(Did I get all that right? Or will you now need to go back and re-watch it from the start, for the zillionth time? At four or five episodes per day, we'll see you in about six weeks.)
As for Friends, honey, I am one of the originals — a bit younger than Lisa Kudrow and Courteney Cox, but older than Matthew Perry and Jennifer Aniston. I was there. I remember. They brought the show out in the fall of 1994 and, trust me, we did everything we could to sneer at it, spit on it and send it right back where it came from, as we had already done with so much else. NBC was trying to typify us and we weren't having it, because we were bitter, we were wary, we were hardcore.
But we were soon helpless in the grip of Friends. After years of neglect and boomer dominance in popular culture, someone had finally noticed us, in the sweetest way — or, I should say, they noticed us in a very particular, very white, very imaginary-Manhattan way. Friends was comfy, adorable, yet sharp. The hate-watch became a secret pleasure and, soon enough, we all had their haircuts. (Much was written about "the Rachel," but let us also quantify "the Ross". Imagine a dramatic increase in sales of hair gel.)
What nobody could have envisioned in the 1990s was the way children in the 2010s and '20s — born after Friends first started to wear off — would form their own fixation on the show. And as for The Office, who would have ever thought poor Jenna Fischer would be approached in Target (as she recounted to Conan O'Brien last year) by teenage boys telling her she looks sort of like an older version of Pam Beesly?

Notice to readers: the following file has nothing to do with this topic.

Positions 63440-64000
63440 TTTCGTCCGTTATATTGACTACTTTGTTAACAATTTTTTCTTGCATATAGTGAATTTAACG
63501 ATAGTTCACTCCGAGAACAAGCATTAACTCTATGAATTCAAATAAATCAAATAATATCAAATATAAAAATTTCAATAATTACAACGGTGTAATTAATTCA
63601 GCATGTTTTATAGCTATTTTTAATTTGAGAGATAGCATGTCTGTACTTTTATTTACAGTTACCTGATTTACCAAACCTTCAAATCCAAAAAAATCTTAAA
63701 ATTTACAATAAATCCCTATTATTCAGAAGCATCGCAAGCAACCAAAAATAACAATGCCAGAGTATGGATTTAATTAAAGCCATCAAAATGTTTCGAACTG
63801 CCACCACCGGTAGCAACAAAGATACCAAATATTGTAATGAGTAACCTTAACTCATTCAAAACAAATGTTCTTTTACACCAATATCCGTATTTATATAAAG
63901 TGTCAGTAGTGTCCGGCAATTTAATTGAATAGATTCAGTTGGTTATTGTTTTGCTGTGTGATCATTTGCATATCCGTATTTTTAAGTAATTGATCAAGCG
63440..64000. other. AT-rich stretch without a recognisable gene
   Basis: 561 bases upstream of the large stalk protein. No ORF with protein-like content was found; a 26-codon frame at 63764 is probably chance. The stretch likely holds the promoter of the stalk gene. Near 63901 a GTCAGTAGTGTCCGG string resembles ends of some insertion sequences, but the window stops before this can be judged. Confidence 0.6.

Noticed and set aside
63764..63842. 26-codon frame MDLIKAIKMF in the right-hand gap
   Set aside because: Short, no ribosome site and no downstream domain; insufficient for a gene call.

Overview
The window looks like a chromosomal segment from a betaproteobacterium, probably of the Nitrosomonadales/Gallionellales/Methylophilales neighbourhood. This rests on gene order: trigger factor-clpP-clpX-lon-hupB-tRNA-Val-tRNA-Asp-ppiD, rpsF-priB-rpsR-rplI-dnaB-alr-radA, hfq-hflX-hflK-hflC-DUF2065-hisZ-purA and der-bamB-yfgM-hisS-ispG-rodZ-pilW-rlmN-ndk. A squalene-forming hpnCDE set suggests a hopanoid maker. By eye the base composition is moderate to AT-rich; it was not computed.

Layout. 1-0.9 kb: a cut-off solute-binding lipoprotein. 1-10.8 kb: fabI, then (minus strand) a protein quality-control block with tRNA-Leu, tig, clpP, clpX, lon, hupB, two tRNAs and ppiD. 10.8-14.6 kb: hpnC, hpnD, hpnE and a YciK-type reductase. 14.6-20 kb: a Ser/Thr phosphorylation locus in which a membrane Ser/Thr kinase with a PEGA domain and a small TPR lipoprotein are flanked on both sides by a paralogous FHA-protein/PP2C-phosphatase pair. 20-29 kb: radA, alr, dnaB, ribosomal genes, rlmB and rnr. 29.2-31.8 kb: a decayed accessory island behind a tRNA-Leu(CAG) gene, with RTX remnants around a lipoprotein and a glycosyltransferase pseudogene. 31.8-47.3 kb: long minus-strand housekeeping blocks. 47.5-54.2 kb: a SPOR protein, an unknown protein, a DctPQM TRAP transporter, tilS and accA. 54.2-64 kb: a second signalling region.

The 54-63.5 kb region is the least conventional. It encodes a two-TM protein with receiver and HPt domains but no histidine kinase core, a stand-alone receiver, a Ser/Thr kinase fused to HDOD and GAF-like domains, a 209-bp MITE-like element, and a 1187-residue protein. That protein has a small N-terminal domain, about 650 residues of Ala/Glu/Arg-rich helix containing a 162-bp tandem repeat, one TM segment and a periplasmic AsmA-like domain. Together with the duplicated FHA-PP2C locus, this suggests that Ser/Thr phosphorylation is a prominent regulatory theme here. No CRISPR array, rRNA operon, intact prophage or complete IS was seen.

My nearest frame of reference to this sort of cultural inertia would have to be The Brady Bunch, the 1970s sitcom that, in reruns and brief revivals, acted as Gen X's security blanket. It was so cherished that theater troupes began staging live re-enactments of episodes in the early '90s. Melanie Hutsell's hilarious interpretation of Jan Brady started offering commentary on Saturday Night Live's Weekend Update. Paramount released two movie updates with a new cast of Bradys living anachronistically in the modern age.
Irony was the key to it all, and has been ever since — even HGTV's Brady reunion this fall, in which the surviving cast members will help the Property Brothers renovate the San Fernando Valley house seen in the original show's exterior shots, lends a certain tongue-in-cheek approach to the tongue-in-groove. Irony, in the end, used to play a vital role in our nostalgic regard for nearly all of television's past: I Love Lucy, Leave It to Beaver, The Adventures of Ozzie and Harriet. The American Dream with a wink.